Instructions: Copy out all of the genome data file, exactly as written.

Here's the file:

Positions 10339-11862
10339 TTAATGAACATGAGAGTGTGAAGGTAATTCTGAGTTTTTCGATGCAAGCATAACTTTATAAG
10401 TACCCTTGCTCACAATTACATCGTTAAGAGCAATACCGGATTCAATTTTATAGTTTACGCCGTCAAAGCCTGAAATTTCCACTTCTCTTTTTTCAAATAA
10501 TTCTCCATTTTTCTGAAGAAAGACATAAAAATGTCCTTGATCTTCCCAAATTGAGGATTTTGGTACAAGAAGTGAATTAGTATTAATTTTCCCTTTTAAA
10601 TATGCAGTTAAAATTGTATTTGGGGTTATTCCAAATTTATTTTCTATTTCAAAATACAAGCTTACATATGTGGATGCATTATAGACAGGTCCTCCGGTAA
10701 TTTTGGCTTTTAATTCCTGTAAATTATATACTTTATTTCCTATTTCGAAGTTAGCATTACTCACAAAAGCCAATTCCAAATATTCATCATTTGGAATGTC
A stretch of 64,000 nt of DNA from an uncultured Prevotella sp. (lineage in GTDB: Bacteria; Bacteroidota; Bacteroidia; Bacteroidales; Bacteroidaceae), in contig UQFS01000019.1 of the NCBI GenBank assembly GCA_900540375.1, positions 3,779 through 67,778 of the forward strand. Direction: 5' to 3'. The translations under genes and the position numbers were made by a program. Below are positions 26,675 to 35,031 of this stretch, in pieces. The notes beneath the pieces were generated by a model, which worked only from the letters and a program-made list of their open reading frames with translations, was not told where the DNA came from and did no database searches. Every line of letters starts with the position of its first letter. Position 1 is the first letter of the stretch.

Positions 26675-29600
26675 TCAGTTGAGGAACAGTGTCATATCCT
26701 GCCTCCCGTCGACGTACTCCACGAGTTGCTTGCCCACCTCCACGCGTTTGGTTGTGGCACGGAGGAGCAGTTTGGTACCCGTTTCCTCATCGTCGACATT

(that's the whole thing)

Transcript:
Positions 10339-11862
10339 TTAATGAACATGAGAGTGTGAAGGTAATTCTGAGTTTTTCGATGCAAGCATAACTTTATAAG
10401 TACCCTTGCTCACAATTACATCGTTAAGAGCAATACCGGATTCAATTTTATAGTTTACGCCGTCAAAGCCTGAAATTTCCACTTCTCTTTTTTCAAATAA
10501 TTCTCCATTTTTCTGAAGAAAGACATAAAAATGTCCTTGATCTTCCCAAATTGAGGATTTTGGTACAAGAAGTGAATTAGTATTAATTTTCCCTTTTAAA
10601 TATGCAGTTAAAATTGTATTTGGGGTTATTCCAAATTTATTTTCTATTTCAAAATACAAGCTTACATATGTGGATGCATTATAGACAGGTCCTCCGGTAA
10701 TTTTGGCTTTTAATTCCTGTAAATTATATACTTTATTTCCTATTTCGAAGTTAGCATTACTCACAAAAGCCAATTCCAAATATTCATCATTTGGAATGTC
A stretch of 64,000 nt of DNA from an uncultured Prevotella sp. (lineage in GTDB: Bacteria; Bacteroidota; Bacteroidia; Bacteroidales; Bacteroidaceae), in contig UQFS01000019.1 of the NCBI GenBank assembly GCA_900540375.1, positions 3,779 through 67,778 of the forward strand. Direction: 5' to 3'. The translations under genes and the position numbers were made by a program. Below are positions 26,675 to 35,031 of this stretch, in pieces. The notes beneath the pieces were generated by a model, which worked only from the letters and a program-made list of their open reading frames with translations, was not told where the DNA came from and did no database searches. Every line of letters starts with the position of its first letter. Position 1 is the first letter of the stretch.

Positions 26675-29600
26675 TCAGTTGAGGAACAGTGTCATATCCT
26701 GCCTCCCGTCGACGTACTCCACGAGTTGCTTGCCCACCTCCACGCGTTTGGTTGTGGCACGGAGGAGCAGTTTGGTACCCGTTTCCTCATCGTCGACATT